## Real World Applications – Algebra I

### Topic

Are cab rides worth it?

### Student Exploration

In the “Linear Systems with Addition or Subtraction” concept, you solved a problem regarding cab fares. This activity is an extension of that problem. We’re going to look at different cab fares in San Francisco and we’ll use Algebra to find cab fares and determine if it’s worth it. As an extension, you can also look at cab fares for your favorite city or the city closest to you and you can determine for yourself if taking a cab is worth it.

Let’s look at two different routes Denise wants to go. She used www.taxifarefinder.com to find out how much it’ll cost her to get from the Four Seasons Hotel to Fisherman’s Wharf. After typing in the required information into the website, we figured that it’ll cost her approximately $14.89 to take a cab in medium traffic. Looking at the “Approximate Breakdown,” it tells us that the initial fare is $3.50, the additional metered fare is $11.39, and the 20% tip is $2.98. She also used this website to find out that it costs $26.44 to get from the Hostel in Downtown SF to the Golden Gate Bridge. Again, the initial fare is $3.50 and the additional metered fare is $22.94. It’s nice that we’re given all of this information, isn’t it? But let’s use Algebra to find out the specifics of these routes.

Similar to the problem in the exercises, we’re going to use a system of equations to calculate the pick-up fee and the per-mile fee. Let \begin{align*}x\end{align*} represent the pick-up fee, and let \begin{align*}y\end{align*} represent the per-mile fee. Our equation for our first route would be \begin{align*}14.89 = x + 2.8y\end{align*}, because 14.89 is our total cab fare and the whole trip was 2.8 miles. Our equation for our second route would be \begin{align*}26.44 = x + 5.5y\end{align*}, because $26.44 is our total cab fare and the whole trip was 5.5 miles.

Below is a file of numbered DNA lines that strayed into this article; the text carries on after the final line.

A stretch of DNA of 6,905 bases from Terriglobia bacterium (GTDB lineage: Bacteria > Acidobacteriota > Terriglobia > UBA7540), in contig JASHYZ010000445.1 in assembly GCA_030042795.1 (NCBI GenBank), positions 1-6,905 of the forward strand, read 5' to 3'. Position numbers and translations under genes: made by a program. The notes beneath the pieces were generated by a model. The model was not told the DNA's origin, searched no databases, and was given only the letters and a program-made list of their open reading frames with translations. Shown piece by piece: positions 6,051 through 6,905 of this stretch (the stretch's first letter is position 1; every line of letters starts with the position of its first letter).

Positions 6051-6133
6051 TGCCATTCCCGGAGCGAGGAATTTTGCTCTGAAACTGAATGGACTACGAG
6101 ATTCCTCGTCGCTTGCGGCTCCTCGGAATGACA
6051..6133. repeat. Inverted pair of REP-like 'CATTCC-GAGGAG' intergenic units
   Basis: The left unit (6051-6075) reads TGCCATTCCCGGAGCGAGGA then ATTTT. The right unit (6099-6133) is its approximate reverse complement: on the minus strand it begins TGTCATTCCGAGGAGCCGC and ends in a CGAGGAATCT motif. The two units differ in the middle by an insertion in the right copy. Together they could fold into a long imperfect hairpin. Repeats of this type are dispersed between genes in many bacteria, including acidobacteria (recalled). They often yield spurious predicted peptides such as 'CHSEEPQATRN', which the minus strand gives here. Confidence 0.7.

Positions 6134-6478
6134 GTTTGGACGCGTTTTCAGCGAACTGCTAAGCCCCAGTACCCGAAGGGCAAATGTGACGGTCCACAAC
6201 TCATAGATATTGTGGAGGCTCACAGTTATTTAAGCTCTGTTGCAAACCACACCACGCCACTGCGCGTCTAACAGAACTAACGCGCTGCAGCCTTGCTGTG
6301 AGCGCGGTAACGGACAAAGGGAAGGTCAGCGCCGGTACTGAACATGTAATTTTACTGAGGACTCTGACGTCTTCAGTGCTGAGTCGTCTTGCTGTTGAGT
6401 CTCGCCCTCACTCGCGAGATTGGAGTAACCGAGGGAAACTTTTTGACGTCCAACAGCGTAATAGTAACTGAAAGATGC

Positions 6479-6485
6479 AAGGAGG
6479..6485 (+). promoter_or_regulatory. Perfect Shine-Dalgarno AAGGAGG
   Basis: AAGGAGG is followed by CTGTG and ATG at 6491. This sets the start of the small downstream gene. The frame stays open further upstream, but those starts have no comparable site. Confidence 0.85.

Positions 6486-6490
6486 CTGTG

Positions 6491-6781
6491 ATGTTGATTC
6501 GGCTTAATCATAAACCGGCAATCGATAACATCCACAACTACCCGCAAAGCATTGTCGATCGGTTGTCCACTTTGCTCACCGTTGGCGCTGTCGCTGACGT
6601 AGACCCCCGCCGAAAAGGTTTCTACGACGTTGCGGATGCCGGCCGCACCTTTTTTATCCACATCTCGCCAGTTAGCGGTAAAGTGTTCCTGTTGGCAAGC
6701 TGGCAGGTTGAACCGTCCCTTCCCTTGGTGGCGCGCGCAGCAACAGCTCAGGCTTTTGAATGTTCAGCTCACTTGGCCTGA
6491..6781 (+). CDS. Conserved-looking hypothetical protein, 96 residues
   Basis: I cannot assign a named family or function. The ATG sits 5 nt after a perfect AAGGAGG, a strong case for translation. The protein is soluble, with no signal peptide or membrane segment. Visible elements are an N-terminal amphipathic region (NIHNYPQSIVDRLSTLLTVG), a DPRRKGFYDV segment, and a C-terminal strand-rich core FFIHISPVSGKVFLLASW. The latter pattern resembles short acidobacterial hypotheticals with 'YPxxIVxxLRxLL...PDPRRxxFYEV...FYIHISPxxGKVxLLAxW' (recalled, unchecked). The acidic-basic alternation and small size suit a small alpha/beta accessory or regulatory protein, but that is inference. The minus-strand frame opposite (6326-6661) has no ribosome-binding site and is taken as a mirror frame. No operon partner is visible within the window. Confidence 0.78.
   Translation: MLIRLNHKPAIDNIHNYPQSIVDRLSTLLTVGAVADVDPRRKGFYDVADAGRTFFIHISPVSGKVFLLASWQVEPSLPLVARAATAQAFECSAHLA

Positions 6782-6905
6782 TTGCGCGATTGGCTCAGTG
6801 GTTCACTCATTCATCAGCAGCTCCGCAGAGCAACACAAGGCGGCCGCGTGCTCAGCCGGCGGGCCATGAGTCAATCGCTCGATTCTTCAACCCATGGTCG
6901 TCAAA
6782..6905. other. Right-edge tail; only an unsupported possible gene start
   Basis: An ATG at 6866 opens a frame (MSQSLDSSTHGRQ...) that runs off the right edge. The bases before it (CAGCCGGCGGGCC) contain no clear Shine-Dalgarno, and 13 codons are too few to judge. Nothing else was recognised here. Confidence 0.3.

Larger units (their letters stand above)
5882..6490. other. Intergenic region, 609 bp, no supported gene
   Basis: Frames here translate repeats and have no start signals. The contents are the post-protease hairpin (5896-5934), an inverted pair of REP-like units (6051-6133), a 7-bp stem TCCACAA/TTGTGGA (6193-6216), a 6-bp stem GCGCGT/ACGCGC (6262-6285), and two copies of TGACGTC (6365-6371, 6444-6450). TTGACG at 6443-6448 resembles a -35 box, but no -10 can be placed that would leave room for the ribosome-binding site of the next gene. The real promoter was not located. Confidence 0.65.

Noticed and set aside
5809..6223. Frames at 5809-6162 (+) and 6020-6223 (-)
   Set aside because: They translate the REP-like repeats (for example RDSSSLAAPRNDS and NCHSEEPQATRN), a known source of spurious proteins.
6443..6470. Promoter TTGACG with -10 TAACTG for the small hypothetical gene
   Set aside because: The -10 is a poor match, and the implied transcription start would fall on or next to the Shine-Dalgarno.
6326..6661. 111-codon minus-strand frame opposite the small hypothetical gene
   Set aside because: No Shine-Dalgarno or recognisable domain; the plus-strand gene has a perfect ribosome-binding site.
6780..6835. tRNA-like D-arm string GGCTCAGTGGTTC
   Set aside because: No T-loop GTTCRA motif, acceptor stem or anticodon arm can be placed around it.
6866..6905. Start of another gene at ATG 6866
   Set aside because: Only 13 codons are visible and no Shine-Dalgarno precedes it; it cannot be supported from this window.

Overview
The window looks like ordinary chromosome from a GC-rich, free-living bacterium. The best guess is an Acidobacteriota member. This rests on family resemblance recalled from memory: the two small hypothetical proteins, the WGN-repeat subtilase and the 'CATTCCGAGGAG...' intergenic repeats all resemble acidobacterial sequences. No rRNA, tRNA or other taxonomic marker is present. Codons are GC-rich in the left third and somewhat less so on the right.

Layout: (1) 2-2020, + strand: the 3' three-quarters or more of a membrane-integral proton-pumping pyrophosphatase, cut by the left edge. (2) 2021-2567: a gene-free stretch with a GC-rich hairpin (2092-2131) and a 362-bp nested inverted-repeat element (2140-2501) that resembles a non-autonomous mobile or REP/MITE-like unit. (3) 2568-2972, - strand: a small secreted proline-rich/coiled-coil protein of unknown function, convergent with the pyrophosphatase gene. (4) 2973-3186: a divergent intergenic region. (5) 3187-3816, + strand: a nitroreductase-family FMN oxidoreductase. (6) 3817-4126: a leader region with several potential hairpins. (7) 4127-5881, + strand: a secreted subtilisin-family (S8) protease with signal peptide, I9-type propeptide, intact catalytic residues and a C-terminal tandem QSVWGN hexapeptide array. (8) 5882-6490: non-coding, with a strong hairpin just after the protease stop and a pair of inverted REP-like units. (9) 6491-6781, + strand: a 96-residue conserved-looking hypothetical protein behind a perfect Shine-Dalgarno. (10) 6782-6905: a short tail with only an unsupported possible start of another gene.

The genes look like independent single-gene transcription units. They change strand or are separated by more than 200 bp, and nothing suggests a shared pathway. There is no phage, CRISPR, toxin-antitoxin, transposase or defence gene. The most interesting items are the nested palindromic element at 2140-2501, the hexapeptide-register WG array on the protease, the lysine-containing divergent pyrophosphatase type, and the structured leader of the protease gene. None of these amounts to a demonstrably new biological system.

Let’s stack these equations on top of each other and multiply one of the equations by -1 so that one of the variables will get eliminated.

\begin{align*}14.89 &= x + 2.8y\\ 26.44 &= x + 5.5y\end{align*}

Multiply one of the equations by -1.

\begin{align*}26.44 &= x + 5.5y\\ -14.89 &= -x - 2.8y\\ 11.55 &= 2.7y\\ 4.27 &= y\end{align*}

Now, let’s substitute this value in one of our original equations to solve for \begin{align*}x\end{align*}.

\begin{align*}14.89 &= x + 2.8(4.27)\\ 14.89 &= x + 11.97\\ 2.91 &= x\end{align*}

Using the Elimination Method to solve this system of linear equations, we found that the pick-up fee is $2.91 and the per-mile fee is $4.27. But, the website claims that the pick-up fee is $3.50 We could have also easily calculated the per-mile fee by dividing the total “additional metered fare” by the number of miles of the trip. Why don’t the numbers match up?

There are a lot of factors that contribute to the total cost of a cab ride. If you look at the website, the approximated numbers for the cab fare vary, depending on traffic. You can see that a cab ride is cheaper if there is no traffic, and more expensive if there is heavy traffic. Why do you think this is?

What are some other factors that contribute to a cab ride? If you want to take a cab during rush hour, do you think it would be worth it? Why or why not?

### Extension Investigation

- Go to the website www.taxifarefinder.com and search for your favorite city or a city close to where you live. Enter two different routes and have the website calculate two different cab fares for the two different distances.
- Use a system of equations to represent each trip, and calculate the pick-up fee and the per-mile fee.
- How close are your calculations with the website’s calculations? What are some factors that contribute to the differences in your calculations with the website’s calculations?